With events in Washington unfolding as they are, the need to install progressive leadership at the state level is becoming more urgent: State governments can do a great deal to mitigate damaging actions at the federal level, from guaranteeing civil and reproductive rights to funding education, from regulating polluters to promoting a living wage.
New Jersey, far less dependent on federal funding than 47 other states (we get back $0.71 for every dollar we send to Washington) and with a relatively affluent tax base, is in a better position than many to cushion the blows that are coming.
But that will require putting Democrats in the State House, and that, in turn, will require some work.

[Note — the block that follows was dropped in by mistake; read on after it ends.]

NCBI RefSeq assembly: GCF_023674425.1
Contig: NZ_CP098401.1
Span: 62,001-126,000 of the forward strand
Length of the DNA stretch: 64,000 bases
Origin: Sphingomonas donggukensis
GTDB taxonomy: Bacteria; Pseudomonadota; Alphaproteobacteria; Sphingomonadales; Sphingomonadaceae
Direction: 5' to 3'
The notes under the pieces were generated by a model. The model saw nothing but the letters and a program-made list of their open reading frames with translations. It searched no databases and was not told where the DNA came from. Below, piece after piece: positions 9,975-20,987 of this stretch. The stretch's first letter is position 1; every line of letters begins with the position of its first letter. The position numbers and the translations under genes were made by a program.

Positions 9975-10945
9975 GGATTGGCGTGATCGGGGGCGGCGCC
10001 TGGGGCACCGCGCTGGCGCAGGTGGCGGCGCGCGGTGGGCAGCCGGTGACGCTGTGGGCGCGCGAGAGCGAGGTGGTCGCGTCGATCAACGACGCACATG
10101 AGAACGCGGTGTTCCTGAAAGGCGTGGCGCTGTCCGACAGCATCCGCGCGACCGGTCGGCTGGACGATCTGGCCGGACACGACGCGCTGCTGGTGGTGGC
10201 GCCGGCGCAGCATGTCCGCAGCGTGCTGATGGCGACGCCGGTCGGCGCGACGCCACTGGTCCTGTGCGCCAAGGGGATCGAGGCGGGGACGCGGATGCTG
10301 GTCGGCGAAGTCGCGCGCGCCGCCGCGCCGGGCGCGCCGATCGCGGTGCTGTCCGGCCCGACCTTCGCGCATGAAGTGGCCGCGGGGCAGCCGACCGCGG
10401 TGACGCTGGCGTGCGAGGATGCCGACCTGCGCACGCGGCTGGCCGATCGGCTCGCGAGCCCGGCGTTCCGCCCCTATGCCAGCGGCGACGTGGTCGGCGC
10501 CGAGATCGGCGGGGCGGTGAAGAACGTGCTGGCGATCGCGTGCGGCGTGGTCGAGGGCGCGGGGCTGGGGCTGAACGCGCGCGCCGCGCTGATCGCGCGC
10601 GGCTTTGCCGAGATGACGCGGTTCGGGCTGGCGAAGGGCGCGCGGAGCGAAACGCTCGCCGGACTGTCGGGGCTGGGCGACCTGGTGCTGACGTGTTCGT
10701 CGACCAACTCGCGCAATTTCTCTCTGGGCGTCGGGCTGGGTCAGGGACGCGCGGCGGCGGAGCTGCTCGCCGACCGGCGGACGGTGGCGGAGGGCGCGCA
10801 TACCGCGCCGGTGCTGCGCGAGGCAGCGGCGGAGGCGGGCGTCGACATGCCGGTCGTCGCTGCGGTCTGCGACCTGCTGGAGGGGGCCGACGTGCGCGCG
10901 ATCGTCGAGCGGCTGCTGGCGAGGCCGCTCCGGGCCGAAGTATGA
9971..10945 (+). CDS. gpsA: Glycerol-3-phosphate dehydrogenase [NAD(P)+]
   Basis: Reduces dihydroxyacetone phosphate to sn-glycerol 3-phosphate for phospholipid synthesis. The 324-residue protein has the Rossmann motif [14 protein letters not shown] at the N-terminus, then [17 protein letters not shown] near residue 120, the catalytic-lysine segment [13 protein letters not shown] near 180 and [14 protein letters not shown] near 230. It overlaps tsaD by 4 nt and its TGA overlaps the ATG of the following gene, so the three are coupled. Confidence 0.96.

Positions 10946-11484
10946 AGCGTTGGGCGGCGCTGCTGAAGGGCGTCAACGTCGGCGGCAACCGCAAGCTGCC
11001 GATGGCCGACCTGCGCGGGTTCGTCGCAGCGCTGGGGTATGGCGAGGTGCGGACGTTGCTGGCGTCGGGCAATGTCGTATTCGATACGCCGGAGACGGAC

So far four Democrats have thrown their hats into the primary ring: banking executive and former ambassador Phillip Murphy, the leading contender; Assemblyman John Wisniewski; Jim Johnson, a former U.S. Department of Treasury official and federal prosecutor, and Bill Brennan, an activist who recently filed a citizen’s complaint calling for prosecution of Christie for Bridgegate.
And according to a Fairleigh Dickinson University poll released this week, the majority of registered voters in New Jersey have no idea who these people are.
FDU says Murphy, despite spending millions on advertising so far, is recognized by only 40 percent of the state’s registered voters. Wisniewski and Johnson fare worse, with 31 percent and 24 percent, respectively, familiar with their names. Brennan declared too recently to be included.
The good news for Democrats is that likely Republican candidates are in the same boat, enjoying little to no recognition among registered voters: Making Democratic primary candidates household names during 2017 is thus crucial to creating a positive outcome.